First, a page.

lunes, 19 de noviembre de 2018

Traveling Abroad for the Holidays | Travelers' Health | CDC

Traveling Abroad for the Holidays | Travelers' Health | CDC

Centers for Disease Control and Prevention. CDC twenty four seven. Saving Lives, Protecting People

Traveling Abroad for the Holidays

’Tis the season to visit loved ones abroad or take a vacation with your family. Whether you’re seeking a winter wonderland or escaping subzero temperatures, follow these travel tips to get prepared for a healthy and safe holiday travel season.

holiday travel collage showing shoes, passport, airplane

Before You Go

  • Learn about health concerns at your destination. Even if you’re familiar with the place, there may be new and important health risks that could make or break your trip.
  • Make an appointment with a travel medicine specialist or your health care provider at least a month before you leave to learn about health concerns and vaccines needed at your destination.
    • Even if you are leaving soon, a visit to a travel medicine provider is still valuable.
    • If possible, children should complete their routine childhood vaccines on the normal schedule before traveling. Coordinate with a travel medicine doctor and your child’s pediatrician as soon as possible before travel regarding any needed travel vaccines.
  • Pack a travel health kit. Include prescription and over-the-counter medicines (enough to last your whole trip, plus a little extra), sunscreen, alcohol-based hand sanitizer, first aid supplies, health insurance card, insect repellent, and condoms.
  • Monitor travel warnings and alerts at your destination through the US State Department website.
    • You also can enroll with the nearest US embassy or consulate through the Smart Traveler Enrollment Program (STEP) to get the latest safety updates and help in an emergency.
  • Prepare for the unexpected.
    • Leave copies of your itinerary, contact information, credit cards, and passport with someone at home, in case you lose them during travel.
    • Find out if your health insurance covers medical care abroad—many plans don’t! Consider buying additional insurance that covers health care and emergency evacuation, especially if you will be traveling to remote areas.

Health Risks and Outbreaks

  • Zika. Many popular holiday travel destinations throughout the Caribbean, Central America, South America, Africa, Pacific Islands, and Mexico still have a risk of Zika. Because Zika can cause birth defects, pregnant women should NOT travel to areas with risk of Zika. Check CDC’s Zika Travel Information page to find out if there is a risk of Zika at your destination and how to protect yourself and others during and after travel.
  • Flu. Some countries have reported widespread outbreaks of influenza (flu) this season. It’s not too late to get your yearly flu shot. Stay clear of people who are coughing or otherwise appear to be ill, and wash your hands often with soap and water.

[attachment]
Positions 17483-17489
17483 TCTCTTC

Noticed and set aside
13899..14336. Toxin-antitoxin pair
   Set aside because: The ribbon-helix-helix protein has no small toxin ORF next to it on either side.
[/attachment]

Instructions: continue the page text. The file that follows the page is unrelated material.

• Measles. There are outbreaks of measles in popular destinations in Europe and elsewhere. In the United States, most measles cases result from exposures during international travel. Make sure you are up to date on the MMR (measles, mumps, and rubella) vaccine and other routine vaccines.
  • Norovirus. Cruise ship outbreaks of vomiting and diarrhea, primarily caused by norovirus, have been reported. Don’t let this virus ruin your voyage. The best way to prevent illness is frequent handwashing with soap and water.

During Your Trip

  • Eat and drink safely. Contaminated food or drinks can cause travelers’ diarrhea and other diseases. Travelers’ diarrhea is the most common travel-related illness, especially in children. In developing countries,
    • Eat only food that has been fully cooked and served hot.
    • Do not eat fresh vegetables or fruits unless you can peel them yourself.
    • Drink only bottled, sealed beverages, and avoid ice—it was likely made with tap water.
  • Protect yourself from extreme temperatures and sun exposure.
    • When traveling to hot or cold climates, take steps to prevent temperature-related illnesses, injuries, and death.
    • Wear sunscreen with SPF 15 or higher outdoors. Remember that sun protection isn’t just for the beach—you can get a sunburn even if it’s cloudy or cold!
  • Prevent insect bites. Using insect repellent can protect you from serious diseases spread by mosquitoes, such as Zikadengue, and malaria.
    • Use an EPA-registered insect repellent with one of the following active ingredients: DEET, picaridin, IR3535, oil of lemon eucalyptus, para-menthane-diol, or 2-undecanone.
    • Apply sunscreen first, then repellent. Be sure to follow instructions on the label and reapply as directed.
  • Always wear seat belts and choose safe transportation.
    • Ride only in marked taxis or ride-sharing vehicles, and avoid overcrowded, overweight, or top-heavy buses or vans.
    • Be alert when crossing the street, especially in countries where people drive on the left.
    • Children should always ride in age-appropriate car seats when traveling. Parents should plan to bring car seats because they may not be available in many countries.

After You Return

  • If you are not feeling well after your trip, you may need to see a doctor. Some travel-related illnesses may not cause symptoms until after you get home.
    • Tell your doctor about your travel, including where you went and what you did on your trip. This information will help your doctor consider infections that are rare or not typically seen in the United States.
  • If you are pregnant and have traveled to an area with Zika risk, talk to your doctor or nurse about your recent travel, even if you don’t have symptoms. Your doctor or nurse will decide if and when to test you for Zika.
For more information on what to do if you are sick after your trip, see Getting Sick after Travel.

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